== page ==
4-H judging

2022 June portrait, WYO Writers

Long after my 4-H days were over I judged demonstration days, special foods contests, dress revues and a myriad of project areas. Armed with degrees in home economics and French, the home ec came in handy while judging.

My judging took me to Newcastle and Lusk in Wyoming, Gordon and Chadron, Nebraska and several counties in South Dakota. The most challenging was judging foods. Not because they were so exquisite but let me say that after tasting 25 variations of chocolate chip cookies, a pickle looked mighty good! Only a tiny taste of any product was needed. Larger bites would have rendered the judge full after a short time. Outstanding in my memory is a beginning baking group whose members each made the same recipe of snickerdoodles out of the 4-H foods manual. Now you would think there would be consistency among the results, but no. I don’t know how, but they ranged from delicious and attractive to wondering of what substances they really were made.

Although it was a guideline I’d never heard of, another judge told a young 4-Her exactly how many chocolate chips were necessary for a proper chocolate chip cookie. It was news to me. I still wonder how she came to the conclusion.

Rules as to what had to be tasted varied by county. In some places judges were required to open every canning jar and taste the contents. Others allowed us to judge by visual appearance only. We looked, of course, to make sure the jar was sealed, for color, apparent firmness (the peaches hadn’t disintegrated into strings) and headspace. My most memorable canned item was a hot sauce aptly named “Hell in a Bottle” which was entered at the Weston County Fair in Newcastle. I still remember that the name was fitting. Fortunately, the volunteer judging assistant was from that county, and she knew what was coming. She had a nice piece of bread and a glass of iced tea standing by for me.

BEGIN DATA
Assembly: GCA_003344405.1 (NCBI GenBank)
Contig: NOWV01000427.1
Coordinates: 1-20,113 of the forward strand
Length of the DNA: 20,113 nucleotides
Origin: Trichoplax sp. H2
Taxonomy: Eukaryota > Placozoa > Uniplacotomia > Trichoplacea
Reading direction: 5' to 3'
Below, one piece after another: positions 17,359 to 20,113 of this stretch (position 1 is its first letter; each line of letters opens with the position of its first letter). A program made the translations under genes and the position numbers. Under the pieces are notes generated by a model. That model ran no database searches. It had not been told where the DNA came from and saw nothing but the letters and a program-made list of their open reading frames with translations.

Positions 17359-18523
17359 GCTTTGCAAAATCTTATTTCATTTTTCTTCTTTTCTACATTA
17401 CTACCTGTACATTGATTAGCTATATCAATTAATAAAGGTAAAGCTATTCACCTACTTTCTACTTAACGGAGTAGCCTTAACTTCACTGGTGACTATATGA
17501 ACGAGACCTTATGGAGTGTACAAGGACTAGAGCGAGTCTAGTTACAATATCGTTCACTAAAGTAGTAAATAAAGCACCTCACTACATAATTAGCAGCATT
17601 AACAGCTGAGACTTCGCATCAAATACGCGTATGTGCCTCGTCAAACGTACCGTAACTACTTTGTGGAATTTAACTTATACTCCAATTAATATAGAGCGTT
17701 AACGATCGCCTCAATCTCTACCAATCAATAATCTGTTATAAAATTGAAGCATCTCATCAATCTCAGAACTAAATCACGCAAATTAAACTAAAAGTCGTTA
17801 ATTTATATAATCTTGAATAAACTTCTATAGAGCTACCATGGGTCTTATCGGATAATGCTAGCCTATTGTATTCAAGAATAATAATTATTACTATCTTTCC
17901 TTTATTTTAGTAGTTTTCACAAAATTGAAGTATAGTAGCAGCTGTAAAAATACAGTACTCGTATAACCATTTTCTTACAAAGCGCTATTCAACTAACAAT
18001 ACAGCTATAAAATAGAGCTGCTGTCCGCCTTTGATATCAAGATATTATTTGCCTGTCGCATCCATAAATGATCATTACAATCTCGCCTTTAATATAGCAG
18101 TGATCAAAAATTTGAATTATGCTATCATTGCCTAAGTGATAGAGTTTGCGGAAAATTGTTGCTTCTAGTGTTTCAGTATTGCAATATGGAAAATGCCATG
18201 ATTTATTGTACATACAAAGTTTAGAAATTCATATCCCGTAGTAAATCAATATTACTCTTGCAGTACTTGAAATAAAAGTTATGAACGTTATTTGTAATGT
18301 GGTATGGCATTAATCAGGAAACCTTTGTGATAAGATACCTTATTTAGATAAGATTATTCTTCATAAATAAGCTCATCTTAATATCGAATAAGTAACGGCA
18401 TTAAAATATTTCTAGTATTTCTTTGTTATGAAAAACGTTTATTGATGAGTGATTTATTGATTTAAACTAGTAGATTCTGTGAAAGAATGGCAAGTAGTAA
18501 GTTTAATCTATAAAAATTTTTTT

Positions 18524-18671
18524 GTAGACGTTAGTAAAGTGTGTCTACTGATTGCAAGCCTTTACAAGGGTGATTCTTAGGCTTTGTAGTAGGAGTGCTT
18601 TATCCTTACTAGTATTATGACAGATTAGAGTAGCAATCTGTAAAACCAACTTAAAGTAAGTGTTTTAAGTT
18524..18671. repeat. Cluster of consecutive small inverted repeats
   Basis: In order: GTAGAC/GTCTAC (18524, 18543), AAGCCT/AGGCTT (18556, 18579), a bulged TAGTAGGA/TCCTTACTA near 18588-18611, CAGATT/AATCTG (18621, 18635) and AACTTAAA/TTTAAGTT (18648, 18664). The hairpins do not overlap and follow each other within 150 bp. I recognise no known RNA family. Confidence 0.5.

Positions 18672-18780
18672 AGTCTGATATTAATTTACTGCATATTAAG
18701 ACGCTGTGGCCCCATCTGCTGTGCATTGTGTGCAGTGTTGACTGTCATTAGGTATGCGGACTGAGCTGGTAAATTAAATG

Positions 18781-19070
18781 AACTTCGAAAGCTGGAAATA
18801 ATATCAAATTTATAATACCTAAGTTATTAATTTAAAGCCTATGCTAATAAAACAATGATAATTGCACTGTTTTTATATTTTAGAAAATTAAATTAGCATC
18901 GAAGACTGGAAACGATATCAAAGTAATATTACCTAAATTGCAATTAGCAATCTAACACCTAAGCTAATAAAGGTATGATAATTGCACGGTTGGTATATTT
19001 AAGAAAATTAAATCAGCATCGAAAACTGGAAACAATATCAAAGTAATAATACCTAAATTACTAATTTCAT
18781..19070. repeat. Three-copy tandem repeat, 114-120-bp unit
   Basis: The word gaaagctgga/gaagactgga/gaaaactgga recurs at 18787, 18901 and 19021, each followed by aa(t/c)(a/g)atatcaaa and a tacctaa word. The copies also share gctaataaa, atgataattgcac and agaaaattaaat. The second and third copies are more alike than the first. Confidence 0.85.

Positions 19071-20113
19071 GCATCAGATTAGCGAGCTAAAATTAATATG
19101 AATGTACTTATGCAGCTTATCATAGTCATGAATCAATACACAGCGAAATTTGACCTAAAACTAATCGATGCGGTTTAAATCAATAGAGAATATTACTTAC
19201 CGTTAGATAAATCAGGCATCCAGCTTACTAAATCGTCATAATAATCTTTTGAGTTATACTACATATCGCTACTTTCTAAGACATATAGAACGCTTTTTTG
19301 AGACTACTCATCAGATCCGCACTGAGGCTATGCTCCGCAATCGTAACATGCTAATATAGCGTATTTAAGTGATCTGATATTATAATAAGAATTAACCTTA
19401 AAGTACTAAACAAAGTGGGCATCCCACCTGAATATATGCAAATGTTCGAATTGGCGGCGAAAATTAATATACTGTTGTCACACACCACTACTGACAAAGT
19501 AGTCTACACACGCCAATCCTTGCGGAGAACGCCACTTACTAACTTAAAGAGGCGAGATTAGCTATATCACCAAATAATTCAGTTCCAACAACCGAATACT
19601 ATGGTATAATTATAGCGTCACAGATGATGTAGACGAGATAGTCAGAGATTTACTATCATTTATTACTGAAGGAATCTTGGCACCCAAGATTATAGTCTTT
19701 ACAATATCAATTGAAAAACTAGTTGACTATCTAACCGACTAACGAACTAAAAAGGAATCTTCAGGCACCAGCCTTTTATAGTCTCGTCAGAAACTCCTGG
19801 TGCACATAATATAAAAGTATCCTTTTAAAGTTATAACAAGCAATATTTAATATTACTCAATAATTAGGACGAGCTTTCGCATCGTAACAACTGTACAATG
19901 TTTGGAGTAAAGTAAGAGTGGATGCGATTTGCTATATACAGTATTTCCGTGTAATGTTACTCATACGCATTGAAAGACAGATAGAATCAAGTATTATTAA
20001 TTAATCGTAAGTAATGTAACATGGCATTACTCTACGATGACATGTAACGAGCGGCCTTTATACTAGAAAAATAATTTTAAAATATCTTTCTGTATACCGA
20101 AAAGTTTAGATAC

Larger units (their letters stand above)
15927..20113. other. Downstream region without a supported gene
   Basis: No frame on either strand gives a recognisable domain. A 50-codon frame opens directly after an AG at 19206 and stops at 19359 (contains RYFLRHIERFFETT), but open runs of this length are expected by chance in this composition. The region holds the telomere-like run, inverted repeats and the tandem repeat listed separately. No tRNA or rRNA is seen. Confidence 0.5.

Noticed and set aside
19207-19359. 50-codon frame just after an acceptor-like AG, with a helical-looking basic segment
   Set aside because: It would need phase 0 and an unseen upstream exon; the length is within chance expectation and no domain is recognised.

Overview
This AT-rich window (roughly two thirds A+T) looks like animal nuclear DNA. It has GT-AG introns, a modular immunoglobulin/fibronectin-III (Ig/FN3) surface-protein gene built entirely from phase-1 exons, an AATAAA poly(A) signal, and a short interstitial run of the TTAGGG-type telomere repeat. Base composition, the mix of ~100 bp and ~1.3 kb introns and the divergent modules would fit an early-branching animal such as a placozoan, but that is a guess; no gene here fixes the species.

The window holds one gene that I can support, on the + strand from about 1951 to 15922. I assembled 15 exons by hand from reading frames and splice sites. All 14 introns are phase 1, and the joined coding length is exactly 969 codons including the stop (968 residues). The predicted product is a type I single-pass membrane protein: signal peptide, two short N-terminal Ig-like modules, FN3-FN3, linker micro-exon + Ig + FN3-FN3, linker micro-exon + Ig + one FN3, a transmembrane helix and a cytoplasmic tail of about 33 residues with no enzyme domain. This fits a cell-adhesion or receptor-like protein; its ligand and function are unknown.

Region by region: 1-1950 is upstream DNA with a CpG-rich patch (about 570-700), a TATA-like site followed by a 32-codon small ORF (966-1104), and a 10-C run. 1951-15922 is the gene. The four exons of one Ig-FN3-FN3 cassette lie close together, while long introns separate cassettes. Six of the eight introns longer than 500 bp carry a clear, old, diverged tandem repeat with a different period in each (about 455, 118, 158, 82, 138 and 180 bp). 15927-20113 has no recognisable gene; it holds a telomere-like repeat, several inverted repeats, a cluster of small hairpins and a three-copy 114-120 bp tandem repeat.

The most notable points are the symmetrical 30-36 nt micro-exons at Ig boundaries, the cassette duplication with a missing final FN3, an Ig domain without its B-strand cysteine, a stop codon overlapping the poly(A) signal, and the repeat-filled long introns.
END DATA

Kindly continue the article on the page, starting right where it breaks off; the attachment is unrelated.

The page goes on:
Dress revues are where the 4-Her sews and models before a team of judges who look at the fit, fashion and how artfully the sewing was done. After judging several of the same entrants for successive years it was fun to see how the seamstresses and their skills matured. Dress review’s other class is for selected outfits which is where the 4-H member purchases a garment and models it. In this class, judging also includes a report on cost.

One year I judged clothing at the South Dakota State Fair. Surprisingly, making the decisions weren’t as difficult as I had imagined at the state level. The exhibit quality was just as clear cut as on the county level. The low and high ends of the group were easy to determine and the closer judging went on in the middle level entries.

Counties seem to always be seeking judges for many projects from dog shows to arts and crafts, horticulture to rocketry.  If you have an area of expertise, call your county extension agent (now educator) to see if your skills can be used. You’ll meet kids who are the cream of the crop.

A national award winning columnist, Sanders’ internet latchstring is always out at

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